CRL 1-hr: 9/26 Introduction to Uptime Elements Reliability Framework and Asset Management System

Know your limits. One step too close to an energized piece of equipment may cause burns that char deep into your flesh and blisters that reach beyond the second layer of your skin. In the event of an arc flash, personal protective equipment (PPE) is your last line of defense. But knowing your boundary limits just might save your skin.

Graphic Products has published an Arc Flash Boundary Infographic, which outlines the three safety boundaries around electrical equipment, as developed by The National Fire Protection Association (NFPA). NFPA developed these boundaries in an effort to protect employees from the hazards of arc flash and electric shock while working on or near energized equipment.

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“Distance is the simplest form of protection from electrical injuries,” said Jeff Woods, Safety Auditor with Graphic Products. “These safety boundaries give workers a ‘stay-back’ distance that they can easily and quickly understand, keeping them out of harm’s way.”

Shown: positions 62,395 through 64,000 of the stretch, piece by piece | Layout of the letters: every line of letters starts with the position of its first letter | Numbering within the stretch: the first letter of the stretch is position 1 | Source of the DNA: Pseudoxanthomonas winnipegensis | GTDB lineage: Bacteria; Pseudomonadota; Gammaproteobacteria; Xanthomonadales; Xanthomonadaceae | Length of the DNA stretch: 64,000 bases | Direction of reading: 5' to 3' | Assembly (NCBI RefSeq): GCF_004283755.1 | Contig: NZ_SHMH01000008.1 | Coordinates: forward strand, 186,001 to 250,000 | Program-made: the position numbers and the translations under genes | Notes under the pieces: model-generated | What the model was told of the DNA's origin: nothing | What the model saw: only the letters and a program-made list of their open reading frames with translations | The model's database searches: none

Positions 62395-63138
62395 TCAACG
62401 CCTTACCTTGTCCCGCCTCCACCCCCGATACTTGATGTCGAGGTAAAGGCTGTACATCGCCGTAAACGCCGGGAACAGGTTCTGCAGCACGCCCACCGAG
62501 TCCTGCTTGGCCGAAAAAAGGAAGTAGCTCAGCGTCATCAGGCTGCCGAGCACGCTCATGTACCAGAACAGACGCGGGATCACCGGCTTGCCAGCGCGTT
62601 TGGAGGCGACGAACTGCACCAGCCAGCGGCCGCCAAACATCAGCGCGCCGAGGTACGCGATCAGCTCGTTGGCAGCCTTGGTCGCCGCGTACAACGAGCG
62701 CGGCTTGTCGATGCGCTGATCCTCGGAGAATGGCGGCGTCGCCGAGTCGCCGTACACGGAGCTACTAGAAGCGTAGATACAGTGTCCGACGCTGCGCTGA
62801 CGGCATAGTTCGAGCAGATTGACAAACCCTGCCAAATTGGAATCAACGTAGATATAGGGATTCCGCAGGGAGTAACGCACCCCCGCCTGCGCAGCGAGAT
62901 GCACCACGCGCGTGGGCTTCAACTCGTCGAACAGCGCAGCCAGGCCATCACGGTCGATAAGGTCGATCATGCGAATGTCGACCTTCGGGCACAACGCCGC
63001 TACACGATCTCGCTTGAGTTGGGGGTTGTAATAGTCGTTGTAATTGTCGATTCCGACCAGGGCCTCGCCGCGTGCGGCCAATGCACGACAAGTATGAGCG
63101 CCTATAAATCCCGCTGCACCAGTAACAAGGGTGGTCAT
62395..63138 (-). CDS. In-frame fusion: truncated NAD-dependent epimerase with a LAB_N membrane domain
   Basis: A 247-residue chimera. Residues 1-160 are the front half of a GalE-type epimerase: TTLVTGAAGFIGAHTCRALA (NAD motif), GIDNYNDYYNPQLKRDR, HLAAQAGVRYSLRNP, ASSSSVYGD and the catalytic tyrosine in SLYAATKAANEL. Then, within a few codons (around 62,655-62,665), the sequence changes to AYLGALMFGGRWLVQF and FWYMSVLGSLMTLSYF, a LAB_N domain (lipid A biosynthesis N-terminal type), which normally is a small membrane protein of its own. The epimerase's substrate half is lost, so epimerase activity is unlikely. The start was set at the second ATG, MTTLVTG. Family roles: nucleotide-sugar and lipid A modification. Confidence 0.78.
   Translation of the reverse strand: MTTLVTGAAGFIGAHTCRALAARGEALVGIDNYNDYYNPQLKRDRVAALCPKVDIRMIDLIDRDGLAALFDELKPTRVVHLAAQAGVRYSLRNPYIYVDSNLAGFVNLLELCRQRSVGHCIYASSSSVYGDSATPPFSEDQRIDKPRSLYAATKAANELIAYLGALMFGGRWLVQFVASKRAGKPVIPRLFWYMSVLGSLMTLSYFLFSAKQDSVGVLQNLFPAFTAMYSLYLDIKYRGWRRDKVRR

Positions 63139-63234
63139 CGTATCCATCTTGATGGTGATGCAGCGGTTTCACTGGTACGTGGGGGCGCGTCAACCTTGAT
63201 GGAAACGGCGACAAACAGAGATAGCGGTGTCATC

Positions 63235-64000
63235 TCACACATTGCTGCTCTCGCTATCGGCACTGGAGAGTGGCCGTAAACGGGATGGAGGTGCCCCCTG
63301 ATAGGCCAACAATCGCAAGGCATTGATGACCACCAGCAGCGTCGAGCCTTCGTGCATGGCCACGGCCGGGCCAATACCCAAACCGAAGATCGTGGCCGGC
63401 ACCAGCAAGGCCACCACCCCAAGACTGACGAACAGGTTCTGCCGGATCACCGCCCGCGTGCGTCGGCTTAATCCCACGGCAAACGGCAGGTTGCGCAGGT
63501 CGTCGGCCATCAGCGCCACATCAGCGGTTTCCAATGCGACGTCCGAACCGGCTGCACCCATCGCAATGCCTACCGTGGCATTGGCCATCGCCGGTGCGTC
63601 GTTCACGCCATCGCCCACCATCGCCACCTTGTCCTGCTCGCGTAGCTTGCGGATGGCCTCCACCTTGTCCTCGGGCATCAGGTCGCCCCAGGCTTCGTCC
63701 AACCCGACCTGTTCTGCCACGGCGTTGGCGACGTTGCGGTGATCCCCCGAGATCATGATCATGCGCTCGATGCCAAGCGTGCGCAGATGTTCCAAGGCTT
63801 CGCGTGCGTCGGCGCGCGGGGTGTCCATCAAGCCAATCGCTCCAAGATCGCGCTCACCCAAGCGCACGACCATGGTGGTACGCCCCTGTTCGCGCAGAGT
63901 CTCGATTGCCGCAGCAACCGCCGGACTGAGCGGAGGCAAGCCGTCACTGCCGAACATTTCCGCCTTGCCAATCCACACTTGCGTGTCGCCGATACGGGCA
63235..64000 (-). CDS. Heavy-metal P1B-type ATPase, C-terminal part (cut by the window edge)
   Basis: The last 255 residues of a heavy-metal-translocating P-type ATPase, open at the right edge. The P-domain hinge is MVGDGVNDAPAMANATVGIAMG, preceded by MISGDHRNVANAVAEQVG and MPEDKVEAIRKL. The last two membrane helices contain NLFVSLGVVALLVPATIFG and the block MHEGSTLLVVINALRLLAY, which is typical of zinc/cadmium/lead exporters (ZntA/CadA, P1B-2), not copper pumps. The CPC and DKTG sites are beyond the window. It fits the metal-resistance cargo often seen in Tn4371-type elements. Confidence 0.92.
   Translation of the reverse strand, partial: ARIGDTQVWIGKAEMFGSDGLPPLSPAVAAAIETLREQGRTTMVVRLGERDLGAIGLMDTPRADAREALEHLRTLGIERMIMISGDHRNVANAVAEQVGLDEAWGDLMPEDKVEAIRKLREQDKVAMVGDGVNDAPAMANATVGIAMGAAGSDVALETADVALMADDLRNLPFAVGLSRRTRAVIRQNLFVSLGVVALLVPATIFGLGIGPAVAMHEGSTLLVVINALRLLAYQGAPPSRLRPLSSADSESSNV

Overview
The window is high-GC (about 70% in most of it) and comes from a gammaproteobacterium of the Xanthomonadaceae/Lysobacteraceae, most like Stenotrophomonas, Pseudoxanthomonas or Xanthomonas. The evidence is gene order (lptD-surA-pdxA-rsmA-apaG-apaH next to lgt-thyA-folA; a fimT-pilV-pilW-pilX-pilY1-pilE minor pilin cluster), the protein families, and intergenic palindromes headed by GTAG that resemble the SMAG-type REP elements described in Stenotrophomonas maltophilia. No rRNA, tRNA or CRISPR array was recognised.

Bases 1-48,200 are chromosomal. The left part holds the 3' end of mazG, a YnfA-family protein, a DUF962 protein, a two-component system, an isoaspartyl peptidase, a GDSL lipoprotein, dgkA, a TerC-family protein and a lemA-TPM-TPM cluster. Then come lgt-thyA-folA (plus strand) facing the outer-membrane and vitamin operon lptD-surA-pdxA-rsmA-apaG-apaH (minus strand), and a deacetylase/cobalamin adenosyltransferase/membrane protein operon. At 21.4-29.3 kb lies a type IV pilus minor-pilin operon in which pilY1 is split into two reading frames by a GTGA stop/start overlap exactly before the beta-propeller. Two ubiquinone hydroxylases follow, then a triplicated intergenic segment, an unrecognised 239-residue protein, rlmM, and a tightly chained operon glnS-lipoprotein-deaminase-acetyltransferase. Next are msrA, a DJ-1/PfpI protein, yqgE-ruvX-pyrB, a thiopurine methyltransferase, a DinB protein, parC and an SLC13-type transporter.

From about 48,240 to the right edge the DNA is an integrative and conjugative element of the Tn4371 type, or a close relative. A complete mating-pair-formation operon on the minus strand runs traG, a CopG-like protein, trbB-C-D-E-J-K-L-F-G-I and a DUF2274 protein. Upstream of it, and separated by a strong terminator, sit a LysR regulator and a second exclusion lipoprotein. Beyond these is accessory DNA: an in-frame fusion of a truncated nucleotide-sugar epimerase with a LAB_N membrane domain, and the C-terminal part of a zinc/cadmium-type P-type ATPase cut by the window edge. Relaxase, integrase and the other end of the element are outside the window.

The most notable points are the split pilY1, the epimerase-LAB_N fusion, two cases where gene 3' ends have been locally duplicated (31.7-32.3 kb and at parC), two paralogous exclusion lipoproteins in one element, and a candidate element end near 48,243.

The flash protection boundary is an imaginary sphere that surrounds equipment at which an unprotected person would probably receive a second-degree burn in the event of an arc flash. Any closer, and workers are at risk of very serious injuries, while staying farther away will restrict injuries to first-degree, curable levels. But calculating the arc flash boundary is complex, partly because the phenomenon of arc flash is still being researched.

The NFPA Standard for Electrical Safety in the Workplace, or NFPA 70E, doesn't specify how the arc flash boundary must be calculated; although several different formulas for arc flash calculations exist. These calculations are paramount when creating arc flash labels. According to the 2015 edition of the standard, arc flash labels must not only include information such as nominal system voltage and PPE requirements, but also include the arc flash boundary.

“Anyone who needs to work near live equipment should understand where the ‘danger zone’ is,” Wood said. “That’s why clear labeling is important.”

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